Author: Amos Lee, Rev., Chinese Independent Baptist Church, San Francisco
15 Simon Peter and another disciple were following Jesus. Because this disciple was known to the high priest, he went with Jesus into the high priest’s courtyard, 16 but Peter had to wait outside at the door. The other disciple, who was known to the high priest, came back, spoke to the girl on duty there and brought Peter in. 17 “You are not one of his disciples, are you?” the girl at the door asked Peter. He replied, “I am not.” (John 18:15-17, NIV)
“’You are not one of his disciples, are you?’ the girl at the door asked Peter. He replied, “’I am not’” (John 18:17).
This episode in the life of Simon Peter represents a low point in his journey of following Christ. Contrast this to when he boldly proclaimed to Jesus some days earlier when he said, “ ... I will lay down my life for you.” (John 13:37b) And the sad thing is, it never struck Peter that he was going down the slippery slope of denying Christ. Before the night was over, he would deny the Lord two more times. This was despite the fact that the Lord had warned him that this was going to happen.
This is a very revealing truth about human nature in the face of external pressures that challenges our core beliefs. Just like Peter, we buckle when our exuberance and confidence is built upon the flimsy foundation of feelings and fear. Standing up for Christ and be counted makes us squirmy and uncomfortable, especially when thrust into an unpopular cause or when holding an unpopular point of view. We hate to stick out like a sore thumb. We want to be liked and to be in the “in” crowd, doing the “in thing.” We fear what other people think of us or what they would do to us.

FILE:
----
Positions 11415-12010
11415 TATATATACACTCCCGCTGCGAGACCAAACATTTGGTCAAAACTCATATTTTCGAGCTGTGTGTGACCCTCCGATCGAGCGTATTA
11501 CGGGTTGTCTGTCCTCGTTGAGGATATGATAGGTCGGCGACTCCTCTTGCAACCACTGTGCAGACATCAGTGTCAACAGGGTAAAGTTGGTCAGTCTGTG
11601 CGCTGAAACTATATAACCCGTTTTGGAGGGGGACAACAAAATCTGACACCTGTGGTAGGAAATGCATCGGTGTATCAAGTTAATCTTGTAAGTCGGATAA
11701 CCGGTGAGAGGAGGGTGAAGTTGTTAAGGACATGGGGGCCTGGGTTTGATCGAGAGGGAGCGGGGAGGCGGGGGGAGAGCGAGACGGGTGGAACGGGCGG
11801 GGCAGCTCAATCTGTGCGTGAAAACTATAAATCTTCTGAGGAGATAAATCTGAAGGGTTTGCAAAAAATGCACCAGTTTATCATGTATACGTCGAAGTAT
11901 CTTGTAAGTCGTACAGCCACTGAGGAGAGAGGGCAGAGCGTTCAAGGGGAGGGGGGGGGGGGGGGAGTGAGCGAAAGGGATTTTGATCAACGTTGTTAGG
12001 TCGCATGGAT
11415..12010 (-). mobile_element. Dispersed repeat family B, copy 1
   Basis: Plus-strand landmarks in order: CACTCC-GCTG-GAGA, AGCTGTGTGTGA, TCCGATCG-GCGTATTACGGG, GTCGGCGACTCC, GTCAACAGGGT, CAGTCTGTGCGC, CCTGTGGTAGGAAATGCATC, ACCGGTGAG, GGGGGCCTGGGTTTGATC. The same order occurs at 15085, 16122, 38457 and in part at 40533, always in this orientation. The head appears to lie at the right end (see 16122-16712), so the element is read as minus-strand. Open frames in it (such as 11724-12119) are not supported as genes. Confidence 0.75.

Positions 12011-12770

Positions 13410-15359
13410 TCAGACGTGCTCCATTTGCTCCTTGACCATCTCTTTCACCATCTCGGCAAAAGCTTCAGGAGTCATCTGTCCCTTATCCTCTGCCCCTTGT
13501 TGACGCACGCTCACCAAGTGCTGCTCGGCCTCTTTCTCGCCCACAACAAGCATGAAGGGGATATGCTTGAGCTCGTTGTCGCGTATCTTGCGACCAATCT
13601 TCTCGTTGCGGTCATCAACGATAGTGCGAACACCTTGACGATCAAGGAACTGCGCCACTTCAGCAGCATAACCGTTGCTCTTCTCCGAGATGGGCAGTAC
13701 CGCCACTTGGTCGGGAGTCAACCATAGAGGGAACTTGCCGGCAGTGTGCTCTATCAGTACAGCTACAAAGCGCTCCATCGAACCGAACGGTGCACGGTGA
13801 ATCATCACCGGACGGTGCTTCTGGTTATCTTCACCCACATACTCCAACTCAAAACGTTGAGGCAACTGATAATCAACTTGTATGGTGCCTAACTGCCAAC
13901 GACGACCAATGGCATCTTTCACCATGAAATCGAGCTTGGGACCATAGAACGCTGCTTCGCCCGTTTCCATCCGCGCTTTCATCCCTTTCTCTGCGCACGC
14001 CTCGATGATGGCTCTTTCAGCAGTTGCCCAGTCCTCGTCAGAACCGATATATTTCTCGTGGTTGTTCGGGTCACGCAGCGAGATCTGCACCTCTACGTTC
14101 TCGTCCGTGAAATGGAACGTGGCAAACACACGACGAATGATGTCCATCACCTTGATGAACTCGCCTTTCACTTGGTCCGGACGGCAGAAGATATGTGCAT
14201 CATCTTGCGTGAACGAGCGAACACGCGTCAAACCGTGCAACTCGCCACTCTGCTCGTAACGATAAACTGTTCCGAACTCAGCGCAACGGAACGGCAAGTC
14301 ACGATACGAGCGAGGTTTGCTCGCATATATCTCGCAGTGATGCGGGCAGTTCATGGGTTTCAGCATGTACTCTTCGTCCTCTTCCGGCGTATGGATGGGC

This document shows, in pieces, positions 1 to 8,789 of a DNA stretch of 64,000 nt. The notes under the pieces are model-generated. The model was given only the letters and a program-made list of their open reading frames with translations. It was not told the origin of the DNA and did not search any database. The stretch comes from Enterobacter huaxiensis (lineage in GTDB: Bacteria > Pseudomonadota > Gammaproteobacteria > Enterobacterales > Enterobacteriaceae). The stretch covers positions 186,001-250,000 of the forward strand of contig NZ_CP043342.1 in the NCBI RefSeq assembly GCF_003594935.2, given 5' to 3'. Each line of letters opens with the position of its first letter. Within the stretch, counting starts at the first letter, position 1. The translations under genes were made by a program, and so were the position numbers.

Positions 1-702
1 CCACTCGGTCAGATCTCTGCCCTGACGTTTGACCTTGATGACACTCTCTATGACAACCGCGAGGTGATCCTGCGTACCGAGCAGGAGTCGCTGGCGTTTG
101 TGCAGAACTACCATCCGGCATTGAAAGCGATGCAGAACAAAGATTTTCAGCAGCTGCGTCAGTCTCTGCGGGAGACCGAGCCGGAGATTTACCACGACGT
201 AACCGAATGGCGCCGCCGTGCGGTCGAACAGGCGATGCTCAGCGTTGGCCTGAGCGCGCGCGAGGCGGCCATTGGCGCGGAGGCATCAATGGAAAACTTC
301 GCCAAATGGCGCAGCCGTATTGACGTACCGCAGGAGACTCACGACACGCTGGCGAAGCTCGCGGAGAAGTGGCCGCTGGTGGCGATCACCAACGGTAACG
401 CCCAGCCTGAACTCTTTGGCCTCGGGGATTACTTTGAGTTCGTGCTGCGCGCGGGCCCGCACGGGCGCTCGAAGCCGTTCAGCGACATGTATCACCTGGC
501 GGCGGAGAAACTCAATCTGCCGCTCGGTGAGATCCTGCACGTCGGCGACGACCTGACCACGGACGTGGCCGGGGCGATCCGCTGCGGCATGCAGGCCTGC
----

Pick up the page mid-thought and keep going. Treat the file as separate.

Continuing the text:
But there comes a time when we have to stand up for what we truly believe and to identify with those who hold those views. When that time comes, may we be able to stand tall knowing for sure “ ... the reason for the hope” that we have and not because of what others might like or dislike about us.
Lord, deliver me from the exuberance of the unexamined faith and the fear of not being liked.
The ISAAC 2009 Lenten Devotional, edited by Rev. Dr. Johnson Chiu. This devotional was written by Asian American English ministry leaders and pastors in the San Francisco Bay Area and beyond. To purchase, click here: Road of Suffering, Road to Glory: A Lenten Adventure with the Savior